Marshmallowy Candy and Crucifixtion. YUMMY!

11 Apr

So Sunday is Easter. Today (when I started this…thing…) is Good Friday. I have in fact had a good Friday. So hurray! I believe in God again. Anyway, I recently heard about a new kind of the Easter marshmallow candy known as “Peeps.” They now have chocolate Peeps. **Sits for roughly 45 minutes staring blankly at computer screen. “Where the hell do I go from here?” I think to myself. OH I KNOW! Ok. Now I’m inspired.**

Honestly, who among us knows why we hide Easter eggs on Easter (other than the fact that it would be abundantly stupid to call them Christmas eggs), or why the mascot for Easter is a giant rabbit? I sure as hell don’t. And if I don’t, you better not know either, because if you do, that means you got one up on me, and that makes you dangerous. I don’t like dangerous people. Dangerous people make me nervous, and I don’t like to be nervous. Being nervous makes me gassy and needy. I fixed St. Patrick’s day, I turned April Fool’s into a day celebrated by scholars and academics around the world, and now it’s time for me to blow this Easter shit down to China town. Let’s make a memory.

A long time ago, way before Rocky I, the Persians started celebrating a festival called Nowrooz every year around the time as the Spring Equinox. This served as their New Years celebration.

You can call me Xerxeaster from now on! Let's kill some Athenians!

Once a year King Xerxes demanded to be called "King Xerxeaster."

This tradition is roughly 2,5oo years old. Some believe that Darius I put the Holy Grail in a giant, pink Easter egg and hid it from his people as an Easter joke. Of course, we have yet to recover the Holy Grail, and we probably won’t ever recover it unless we start taking all the Indiana Jones movies a lot more seriously.

The egg is also seen as a symbol for rebirth and renewal, a parallel to the biblical story of Jesus’ resurrection.

Pre-Christian Saxons, a big bunch of Germanic tribes that invented the saxophone (Editor’s note: saxophone invented by Adolphe Sax. Kyle’s an idiot.), had a goddess called Eostre. The feast for this lovely ethereal lady was held on March 21, their vernal equinox. Her animal was the spring hare, or rabbit if you’re not a pretentious bastard like the guy who wrote the Wikipedia article. I hate that guy.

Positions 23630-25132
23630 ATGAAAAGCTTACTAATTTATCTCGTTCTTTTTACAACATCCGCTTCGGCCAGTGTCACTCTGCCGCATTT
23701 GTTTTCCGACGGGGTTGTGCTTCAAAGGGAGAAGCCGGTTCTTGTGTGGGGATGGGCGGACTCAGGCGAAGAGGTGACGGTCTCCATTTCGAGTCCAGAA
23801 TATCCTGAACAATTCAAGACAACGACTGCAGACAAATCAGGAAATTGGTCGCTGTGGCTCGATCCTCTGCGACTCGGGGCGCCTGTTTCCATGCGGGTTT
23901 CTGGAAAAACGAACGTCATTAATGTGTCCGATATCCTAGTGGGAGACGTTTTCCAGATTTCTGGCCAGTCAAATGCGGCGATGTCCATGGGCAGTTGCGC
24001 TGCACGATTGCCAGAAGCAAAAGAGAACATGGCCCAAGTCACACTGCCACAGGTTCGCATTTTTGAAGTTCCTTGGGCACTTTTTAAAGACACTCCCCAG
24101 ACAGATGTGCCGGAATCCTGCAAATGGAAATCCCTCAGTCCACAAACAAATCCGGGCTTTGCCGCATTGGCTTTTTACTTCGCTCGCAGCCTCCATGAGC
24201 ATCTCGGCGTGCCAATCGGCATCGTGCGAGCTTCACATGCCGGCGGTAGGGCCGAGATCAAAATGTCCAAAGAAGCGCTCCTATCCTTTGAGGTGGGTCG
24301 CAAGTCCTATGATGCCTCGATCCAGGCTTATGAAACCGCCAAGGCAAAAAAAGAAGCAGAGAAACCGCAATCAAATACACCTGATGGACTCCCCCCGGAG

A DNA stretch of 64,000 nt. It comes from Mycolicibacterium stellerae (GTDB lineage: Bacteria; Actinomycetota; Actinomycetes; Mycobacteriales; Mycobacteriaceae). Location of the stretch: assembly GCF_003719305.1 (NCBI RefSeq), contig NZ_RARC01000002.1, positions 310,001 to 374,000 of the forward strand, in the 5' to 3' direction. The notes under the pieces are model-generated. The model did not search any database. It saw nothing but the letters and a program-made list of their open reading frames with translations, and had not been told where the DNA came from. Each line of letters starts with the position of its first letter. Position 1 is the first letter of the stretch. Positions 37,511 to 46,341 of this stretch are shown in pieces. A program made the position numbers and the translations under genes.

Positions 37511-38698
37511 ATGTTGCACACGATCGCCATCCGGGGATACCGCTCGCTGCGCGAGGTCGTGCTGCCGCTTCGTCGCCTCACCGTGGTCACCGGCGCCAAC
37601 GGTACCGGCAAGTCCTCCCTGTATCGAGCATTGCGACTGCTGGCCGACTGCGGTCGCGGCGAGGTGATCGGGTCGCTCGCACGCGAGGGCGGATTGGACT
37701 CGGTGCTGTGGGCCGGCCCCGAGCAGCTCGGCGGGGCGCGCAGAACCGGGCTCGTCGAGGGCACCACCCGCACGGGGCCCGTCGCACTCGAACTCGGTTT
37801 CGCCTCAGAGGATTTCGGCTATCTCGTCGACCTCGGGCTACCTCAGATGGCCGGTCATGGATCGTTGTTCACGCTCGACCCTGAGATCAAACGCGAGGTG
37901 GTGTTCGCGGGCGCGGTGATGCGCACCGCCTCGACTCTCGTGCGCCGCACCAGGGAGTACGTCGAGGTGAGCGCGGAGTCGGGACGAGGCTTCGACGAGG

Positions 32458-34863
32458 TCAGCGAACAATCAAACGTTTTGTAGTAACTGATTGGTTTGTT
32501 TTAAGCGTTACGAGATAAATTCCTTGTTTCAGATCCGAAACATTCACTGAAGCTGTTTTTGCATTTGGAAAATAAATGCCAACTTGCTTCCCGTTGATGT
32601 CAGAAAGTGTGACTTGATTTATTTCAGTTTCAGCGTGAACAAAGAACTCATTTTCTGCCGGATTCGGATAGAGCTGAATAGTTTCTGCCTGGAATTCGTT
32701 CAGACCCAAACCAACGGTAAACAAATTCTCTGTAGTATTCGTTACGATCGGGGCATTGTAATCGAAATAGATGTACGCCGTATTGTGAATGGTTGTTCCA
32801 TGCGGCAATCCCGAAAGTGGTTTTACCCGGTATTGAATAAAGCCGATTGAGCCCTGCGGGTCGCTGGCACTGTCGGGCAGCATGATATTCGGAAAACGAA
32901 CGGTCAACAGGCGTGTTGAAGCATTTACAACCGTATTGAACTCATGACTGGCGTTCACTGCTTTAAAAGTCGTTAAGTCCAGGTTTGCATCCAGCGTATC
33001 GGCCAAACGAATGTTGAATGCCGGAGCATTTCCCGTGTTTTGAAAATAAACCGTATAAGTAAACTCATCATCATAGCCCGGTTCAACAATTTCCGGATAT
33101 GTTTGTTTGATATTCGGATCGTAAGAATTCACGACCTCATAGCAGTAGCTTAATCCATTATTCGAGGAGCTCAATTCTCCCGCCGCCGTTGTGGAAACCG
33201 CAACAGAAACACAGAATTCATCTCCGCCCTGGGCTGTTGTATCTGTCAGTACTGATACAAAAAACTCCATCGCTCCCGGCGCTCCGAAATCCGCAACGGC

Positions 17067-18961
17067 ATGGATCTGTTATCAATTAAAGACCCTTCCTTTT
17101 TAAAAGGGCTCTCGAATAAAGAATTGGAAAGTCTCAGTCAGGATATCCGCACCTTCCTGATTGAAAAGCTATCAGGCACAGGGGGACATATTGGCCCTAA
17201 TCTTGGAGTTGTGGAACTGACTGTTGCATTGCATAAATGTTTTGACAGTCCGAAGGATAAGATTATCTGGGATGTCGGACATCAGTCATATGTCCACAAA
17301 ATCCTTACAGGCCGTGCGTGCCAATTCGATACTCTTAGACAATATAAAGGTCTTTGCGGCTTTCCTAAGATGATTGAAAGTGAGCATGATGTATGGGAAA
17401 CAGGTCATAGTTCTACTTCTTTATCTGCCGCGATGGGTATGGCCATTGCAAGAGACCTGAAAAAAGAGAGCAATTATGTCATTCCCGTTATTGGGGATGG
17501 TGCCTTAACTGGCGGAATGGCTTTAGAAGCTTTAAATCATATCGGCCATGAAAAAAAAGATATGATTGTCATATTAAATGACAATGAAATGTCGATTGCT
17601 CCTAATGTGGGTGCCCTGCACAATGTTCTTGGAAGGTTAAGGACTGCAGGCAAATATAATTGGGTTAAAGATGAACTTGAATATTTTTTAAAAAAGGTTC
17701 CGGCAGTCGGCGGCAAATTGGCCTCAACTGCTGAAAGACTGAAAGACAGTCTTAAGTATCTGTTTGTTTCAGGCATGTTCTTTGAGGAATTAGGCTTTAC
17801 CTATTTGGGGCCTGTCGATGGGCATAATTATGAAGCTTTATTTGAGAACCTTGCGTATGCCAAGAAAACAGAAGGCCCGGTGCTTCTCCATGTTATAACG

Pope Gregory the Great (preceded by Pope Philip the Just OK) ordered his missionaries to preach from old religious sites and absorb them into the christian doctrine. This would explain the Easter egg’s presence in western, predominantly Christian, culture.

For Orthodox Christians, the eggs are called Orthodox Easter Eggs and they’re painted red to symbolize the blood of Christ. I paint my easter eggs green to symbolize the blood of the Grinch. It’s taught that when Mary came to visit Christ’s tomb, she brought some eggs to share with the other women who were grieving. Upon seeing Jesus risen, the eggs became red…Commie Red. (Editor’s note: The eggs turned red to symbolize the blood of Christ. There are no communist leanings in the Gospel. Kyle’s an idiot.)

The Easter bunny was brought to America by the Pennsylvanian Dutch. The bunny’s roots are in Germany. For years these Easter bunnies were called “Oschter Haws,” a phoenetic pronunciation of the German word Osterhase. Children were told to hide baskets in secluded parts of their homes and the Easter bunny would come and lay eggs in it. This was a long time ago when rabbits layed eggs…like the 80’s or something. Cows also reproduced as cells do, by splitting. (Editor’s note: I’m really sorry.)

So eerie...so pagan...so German.

Delightful!

Happy Easterz, bitches.

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